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When S-ND-CH hangs in satire's chains,
When history has damn'd 'em:
With WASHINGTON and HAMPDEN.
SA M E.
THOUGH my friend General Burgoyne
' and his army have laid down their arms, yet they were invincible whilst they held them in their hands-This is my confolation-the campaign has not answered our expectations Ego & Rex meus are disappointed-One army being prisoners at Boston, and another army, shut up, in Philadelphia, are (it must be owned)
our fire, and returned it with great spirit, till a shot pierced the upper works of his ship, when he immediately unmoor. ed, cut his cables, and got under fail, with the whole fleet, consisting of eight ships, two snows, and one brig. In short, the enemy were compelled once more to make a disgraceful and precipitate retreat.”-Boston Gazette.
1 And haunt the places where their honour died. Pope,
rather unlucky accidents-But let it be confi. dered that we have only fixty thousand men in America, (Gen. Burgoyne and his army included.) Thirty or forty thousand more may do great things, and perhaps reduce the rebels to unconditional submision in five or fix, campaigns. I took up the pen from a generous motive ;-to celebrate our supposed victories, to display the glory of Old England, the extension of our commerce, the wisdom of our ministers, the magnanimity of our monarch, and the happiness of the people-As it is my ardent with to raise the spirits of my desponding countrymen, I still think the publication of the following chearful Ode (though a little mal-a-propos at present as to facts) may prove a national benefit.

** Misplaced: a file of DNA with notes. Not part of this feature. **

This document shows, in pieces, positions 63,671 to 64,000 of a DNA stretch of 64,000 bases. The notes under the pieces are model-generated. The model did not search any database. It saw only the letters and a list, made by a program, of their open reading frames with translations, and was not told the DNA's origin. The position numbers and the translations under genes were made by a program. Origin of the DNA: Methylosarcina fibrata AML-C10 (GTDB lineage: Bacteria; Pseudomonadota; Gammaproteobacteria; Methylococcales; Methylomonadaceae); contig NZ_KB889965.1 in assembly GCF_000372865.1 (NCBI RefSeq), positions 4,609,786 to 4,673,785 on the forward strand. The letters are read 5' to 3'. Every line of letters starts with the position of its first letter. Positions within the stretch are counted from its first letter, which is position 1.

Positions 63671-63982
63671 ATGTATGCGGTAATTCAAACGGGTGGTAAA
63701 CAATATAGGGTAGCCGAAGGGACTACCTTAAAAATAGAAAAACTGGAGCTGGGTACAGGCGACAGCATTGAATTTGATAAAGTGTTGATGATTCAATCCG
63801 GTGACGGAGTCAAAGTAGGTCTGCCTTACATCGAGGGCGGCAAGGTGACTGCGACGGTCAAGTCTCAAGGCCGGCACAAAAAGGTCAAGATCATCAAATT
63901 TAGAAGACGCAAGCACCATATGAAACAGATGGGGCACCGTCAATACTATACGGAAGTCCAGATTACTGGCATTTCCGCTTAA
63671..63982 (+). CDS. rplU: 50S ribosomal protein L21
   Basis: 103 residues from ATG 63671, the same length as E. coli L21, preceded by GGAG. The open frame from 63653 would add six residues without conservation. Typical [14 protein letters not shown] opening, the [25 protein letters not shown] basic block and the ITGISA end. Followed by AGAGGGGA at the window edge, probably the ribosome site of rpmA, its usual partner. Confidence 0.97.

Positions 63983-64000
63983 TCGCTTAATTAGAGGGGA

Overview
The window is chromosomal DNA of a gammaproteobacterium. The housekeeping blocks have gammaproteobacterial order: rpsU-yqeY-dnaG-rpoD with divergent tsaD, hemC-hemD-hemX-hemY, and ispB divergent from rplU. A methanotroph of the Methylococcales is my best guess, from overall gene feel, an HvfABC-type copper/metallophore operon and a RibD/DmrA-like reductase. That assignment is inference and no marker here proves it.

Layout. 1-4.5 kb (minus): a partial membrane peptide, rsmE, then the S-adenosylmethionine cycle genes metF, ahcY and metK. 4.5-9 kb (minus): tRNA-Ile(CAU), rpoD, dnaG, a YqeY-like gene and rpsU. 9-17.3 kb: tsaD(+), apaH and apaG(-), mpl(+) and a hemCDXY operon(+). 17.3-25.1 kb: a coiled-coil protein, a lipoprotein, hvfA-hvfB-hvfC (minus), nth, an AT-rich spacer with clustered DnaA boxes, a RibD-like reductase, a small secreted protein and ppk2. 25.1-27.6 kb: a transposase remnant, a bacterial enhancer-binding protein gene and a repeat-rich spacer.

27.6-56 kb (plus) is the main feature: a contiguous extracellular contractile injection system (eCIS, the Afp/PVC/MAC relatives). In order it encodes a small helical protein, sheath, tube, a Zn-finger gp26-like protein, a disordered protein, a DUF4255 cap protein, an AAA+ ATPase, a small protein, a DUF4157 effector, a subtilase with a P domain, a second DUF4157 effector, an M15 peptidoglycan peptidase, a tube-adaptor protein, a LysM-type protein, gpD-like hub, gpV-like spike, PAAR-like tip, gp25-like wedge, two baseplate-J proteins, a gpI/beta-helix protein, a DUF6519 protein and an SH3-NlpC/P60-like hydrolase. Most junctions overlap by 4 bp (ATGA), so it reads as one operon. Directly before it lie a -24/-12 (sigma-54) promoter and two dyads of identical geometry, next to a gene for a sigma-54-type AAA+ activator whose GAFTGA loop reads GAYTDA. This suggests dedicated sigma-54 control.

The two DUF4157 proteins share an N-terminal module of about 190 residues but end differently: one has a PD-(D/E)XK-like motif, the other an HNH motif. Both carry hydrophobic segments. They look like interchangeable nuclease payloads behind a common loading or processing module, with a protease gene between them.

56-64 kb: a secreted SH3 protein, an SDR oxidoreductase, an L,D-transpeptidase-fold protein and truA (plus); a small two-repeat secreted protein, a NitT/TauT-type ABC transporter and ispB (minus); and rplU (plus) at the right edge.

Cuftode rerum Cæsare, non furor,
Hor. L. 4. Ode 15
Who basely meant t'enslave us:
Which God and NATURE gave us.
Our bayonets have op'd their veins,
Are “ deftin’d to the cord;"
Beneath a tyrant's fword !
Traitors ring from every tongue,
Lord Suffolk's speech.
These knaves talk common sense !
'Tis in his own defence!
" Grac'd with all the power of words "“ So known-fo honour'd by the lords,"
Our Tully will harangue 'em : Ambitious Twitcher act Jack Ketch, And gratify his loyal letch,
Both to impeach and hang 'em.
Sam Johnson rob’d in gown and band,
Which charm’d the British nation;
" No tyranny
Bold G-rm -e cries out-"Who's afraid,”
Yet stain'd with Minden's slaughter;
I The fevere punishment designed for this gentleman, and his family, was probably owing to his lordship’s having discovered that Mr. Cushing had conceived an idea of being
Franklin shall Sawney's vengeance feel,
But take a daring flight ;
-To heaven he mounts in chains of wire To perish by his stolen fire,
Ty'd to a paper-kite.
ll Clinton and Howe wili form a noore By twisting of their Cordon Rouge;
elected king by the revolted colonies. I am indebted to my learned friend, Dr Johnson, for this anecdote, to which he alludes by saying, “ If their rights are inherent and unde“sived, they may by their own fuffrages encircle by a diadem o the brows of Mr. Cushing."
Taxation no Tyranny, p. 234. $ It is clear beyond a possibility of doubt, that this archpatriot, philosopher, modern Prometheus, and rebel, is an old offender. The solicitor general was therefore highly commendable for calling him a thief. He proved the charge (to the entire satisfaction of the kam and council) by a quotation from Zanga. Mr. Wilson, it is io be hoped, will dress up the doctor for his execution with a few bluoted con. duétoss.
|| This co-operation between the generals, was expressly ordered by the military cabinet, at the instance of Lord M- nsfield ;-- the secretary for the colonies prevailed on his royal master, to give Mr. Clinton, a red ribband, to enable him to perform this manevre.